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Rethinking Damages in Cases of Botched Dismissal: A Worker Challenges Legal Constraints

In a recent development before the High Court, a worker has challenged the prevailing limitations on seeking damages for psychiatric injuries arising from disciplinary and dismissal procedures, arguing that they are illogical and unjust. This case has the potential to redefine the duty of care owed by employers to their employees.

Rethinking Damages in Cases of Botched Dismissal: A Worker Challenges Legal Constraints
Rethinking Damages in Cases of Botched Dismissal: A Worker Challenges Legal Constraints

The former adaptive technology consultant at Vision Australia, who obtained leave to contest a judgment from the Victorian Supreme Court of Appeal, emphasized in his initial submission the fundamental principle that employers are obligated to provide a safe working environment. Citing the precedent set in McLean v Tedman (1976) 137 CLR 11, the worker asserted that this duty extends beyond the workplace and encompasses all situations where the employer maintains authority over the employee, including work-related travel.

The worker highlighted the inconsistency in the current legal framework, which excludes damages for breaches of disciplinary and termination procedures, despite the employer's unilateral control over such processes. He argued that these limitations are arbitrary and fail to align with the overarching duty of care owed by employers.

The consultant, who developed major depressive disorder following his dismissal in 2015, emphasized the adverse impact of the incident on his mental health. While the appeal court affirmed the rejection of the worker's negligence claim, it identified an error in the awarding of damages for lost earnings and suffering due to Vision's failure to adhere to disciplinary protocols outlined in the employment contract.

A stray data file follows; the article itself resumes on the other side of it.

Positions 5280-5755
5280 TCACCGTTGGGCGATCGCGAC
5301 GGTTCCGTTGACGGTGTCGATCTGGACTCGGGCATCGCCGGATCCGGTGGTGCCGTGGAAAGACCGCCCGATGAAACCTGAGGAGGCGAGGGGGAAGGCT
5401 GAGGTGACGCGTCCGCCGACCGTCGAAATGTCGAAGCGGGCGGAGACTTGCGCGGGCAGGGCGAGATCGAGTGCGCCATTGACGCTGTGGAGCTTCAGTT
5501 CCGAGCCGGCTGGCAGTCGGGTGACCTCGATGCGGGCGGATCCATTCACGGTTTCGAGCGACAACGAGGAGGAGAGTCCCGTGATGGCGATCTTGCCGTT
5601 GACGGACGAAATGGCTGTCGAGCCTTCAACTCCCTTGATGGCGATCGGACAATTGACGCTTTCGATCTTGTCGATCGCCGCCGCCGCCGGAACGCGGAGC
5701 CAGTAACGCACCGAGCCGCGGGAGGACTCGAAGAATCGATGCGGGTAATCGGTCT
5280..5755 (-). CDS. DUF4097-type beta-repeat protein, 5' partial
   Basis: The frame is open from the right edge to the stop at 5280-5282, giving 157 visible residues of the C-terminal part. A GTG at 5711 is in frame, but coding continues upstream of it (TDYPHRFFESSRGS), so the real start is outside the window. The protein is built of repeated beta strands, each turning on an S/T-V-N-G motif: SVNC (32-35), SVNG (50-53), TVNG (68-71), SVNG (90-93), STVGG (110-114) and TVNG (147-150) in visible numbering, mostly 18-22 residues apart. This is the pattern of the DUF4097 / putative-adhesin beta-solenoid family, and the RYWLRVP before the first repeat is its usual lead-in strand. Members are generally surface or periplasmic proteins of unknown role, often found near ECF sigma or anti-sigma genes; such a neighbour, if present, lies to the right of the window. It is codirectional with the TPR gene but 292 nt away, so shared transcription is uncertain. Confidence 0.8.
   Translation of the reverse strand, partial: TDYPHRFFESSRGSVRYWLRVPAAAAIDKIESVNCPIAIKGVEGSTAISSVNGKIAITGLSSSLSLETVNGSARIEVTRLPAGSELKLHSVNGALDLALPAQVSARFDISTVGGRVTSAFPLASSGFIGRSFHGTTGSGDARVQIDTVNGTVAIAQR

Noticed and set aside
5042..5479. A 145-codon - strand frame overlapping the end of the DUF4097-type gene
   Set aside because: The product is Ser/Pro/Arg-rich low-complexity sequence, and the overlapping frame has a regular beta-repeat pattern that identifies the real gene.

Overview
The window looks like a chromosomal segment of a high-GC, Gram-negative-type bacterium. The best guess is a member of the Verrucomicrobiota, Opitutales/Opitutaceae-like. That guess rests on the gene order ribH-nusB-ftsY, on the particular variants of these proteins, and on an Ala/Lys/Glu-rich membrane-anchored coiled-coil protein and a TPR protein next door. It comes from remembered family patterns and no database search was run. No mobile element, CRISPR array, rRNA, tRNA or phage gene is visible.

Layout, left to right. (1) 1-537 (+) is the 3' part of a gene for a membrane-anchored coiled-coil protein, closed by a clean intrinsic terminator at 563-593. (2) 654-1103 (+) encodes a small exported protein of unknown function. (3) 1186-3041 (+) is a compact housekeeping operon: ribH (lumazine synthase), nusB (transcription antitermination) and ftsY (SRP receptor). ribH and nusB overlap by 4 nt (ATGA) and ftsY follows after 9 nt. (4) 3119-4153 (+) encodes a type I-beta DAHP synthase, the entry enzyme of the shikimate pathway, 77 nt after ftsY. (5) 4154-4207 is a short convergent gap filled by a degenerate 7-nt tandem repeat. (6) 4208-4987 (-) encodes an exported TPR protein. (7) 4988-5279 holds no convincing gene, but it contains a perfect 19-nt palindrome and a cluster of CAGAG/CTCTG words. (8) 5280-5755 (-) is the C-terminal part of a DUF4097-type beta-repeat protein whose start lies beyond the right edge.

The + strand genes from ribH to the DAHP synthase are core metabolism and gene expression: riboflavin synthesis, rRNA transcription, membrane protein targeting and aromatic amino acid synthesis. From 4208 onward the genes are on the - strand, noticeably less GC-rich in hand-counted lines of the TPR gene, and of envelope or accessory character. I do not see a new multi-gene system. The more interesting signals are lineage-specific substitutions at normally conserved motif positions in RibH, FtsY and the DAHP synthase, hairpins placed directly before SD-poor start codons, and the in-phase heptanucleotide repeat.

Citing precedents such as Addis v Gramophone Co Ltd [1909] AC 488, Baltic Shipping Co v Dillon (1993) 176 CLR 344, Paige v The Queen (2002) 211 CLR 30, and Nikolich v Goldman Sachs JBWere Services Pty Ltd (2007) 163 FCR 516, the court justified its decision by referring to established legal principles. However, the worker contested the misinterpretation of Addis, arguing that it does not preclude recovery in cases of contractual breach. He urged the High Court to reconsider this precedent and apply ordinary principles of compensation.

Furthermore, the consultant challenged the notion that the Fair Work Act's unfair dismissal regime should serve as the sole basis for determining compensation in cases of wrongful dismissal. He argued that the exclusion of damages for emotional distress under this regime does not justify a blanket denial of compensation for breaches of the duty of care.

In conclusion, the worker called for a reassessment of the existing legal framework to ensure that individuals are not deprived of compensation for psychiatric injuries resulting from breaches of employment contracts. Vision Australia's response to these arguments is expected by May 22, marking a significant milestone in this ongoing legal battle.

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